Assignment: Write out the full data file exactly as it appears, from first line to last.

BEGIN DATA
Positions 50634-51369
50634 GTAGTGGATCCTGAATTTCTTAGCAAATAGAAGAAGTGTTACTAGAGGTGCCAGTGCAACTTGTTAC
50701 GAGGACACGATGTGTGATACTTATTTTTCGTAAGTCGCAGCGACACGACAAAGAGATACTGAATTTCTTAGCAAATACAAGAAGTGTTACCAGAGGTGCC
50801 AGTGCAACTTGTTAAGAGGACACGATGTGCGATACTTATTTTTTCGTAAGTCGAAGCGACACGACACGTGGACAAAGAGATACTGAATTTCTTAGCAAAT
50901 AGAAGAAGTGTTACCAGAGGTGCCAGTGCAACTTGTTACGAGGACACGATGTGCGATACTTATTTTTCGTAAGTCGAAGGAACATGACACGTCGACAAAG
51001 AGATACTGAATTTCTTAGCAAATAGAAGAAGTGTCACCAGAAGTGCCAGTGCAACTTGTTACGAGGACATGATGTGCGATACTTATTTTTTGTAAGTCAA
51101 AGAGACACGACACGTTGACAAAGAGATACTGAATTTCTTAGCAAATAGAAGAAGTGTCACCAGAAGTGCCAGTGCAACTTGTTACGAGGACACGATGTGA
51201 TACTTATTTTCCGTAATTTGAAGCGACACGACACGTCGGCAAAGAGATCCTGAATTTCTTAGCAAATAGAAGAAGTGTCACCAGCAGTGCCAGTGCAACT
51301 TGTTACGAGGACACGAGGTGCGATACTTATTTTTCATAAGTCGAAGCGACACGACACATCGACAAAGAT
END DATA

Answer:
Positions 50634-51369
50634 GTAGTGGATCCTGAATTTCTTAGCAAATAGAAGAAGTGTTACTAGAGGTGCCAGTGCAACTTGTTAC
50701 GAGGACACGATGTGTGATACTTATTTTTCGTAAGTCGCAGCGACACGACAAAGAGATACTGAATTTCTTAGCAAATACAAGAAGTGTTACCAGAGGTGCC
50801 AGTGCAACTTGTTAAGAGGACACGATGTGCGATACTTATTTTTTCGTAAGTCGAAGCGACACGACACGTGGACAAAGAGATACTGAATTTCTTAGCAAAT
50901 AGAAGAAGTGTTACCAGAGGTGCCAGTGCAACTTGTTACGAGGACACGATGTGCGATACTTATTTTTCGTAAGTCGAAGGAACATGACACGTCGACAAAG
51001 AGATACTGAATTTCTTAGCAAATAGAAGAAGTGTCACCAGAAGTGCCAGTGCAACTTGTTACGAGGACATGATGTGCGATACTTATTTTTTGTAAGTCAA
51101 AGAGACACGACACGTTGACAAAGAGATACTGAATTTCTTAGCAAATAGAAGAAGTGTCACCAGAAGTGCCAGTGCAACTTGTTACGAGGACACGATGTGA
51201 TACTTATTTTCCGTAATTTGAAGCGACACGACACGTCGGCAAAGAGATCCTGAATTTCTTAGCAAATAGAAGAAGTGTCACCAGCAGTGCCAGTGCAACT
51301 TGTTACGAGGACACGAGGTGCGATACTTATTTTTCATAAGTCGAAGCGACACGACACATCGACAAAGAT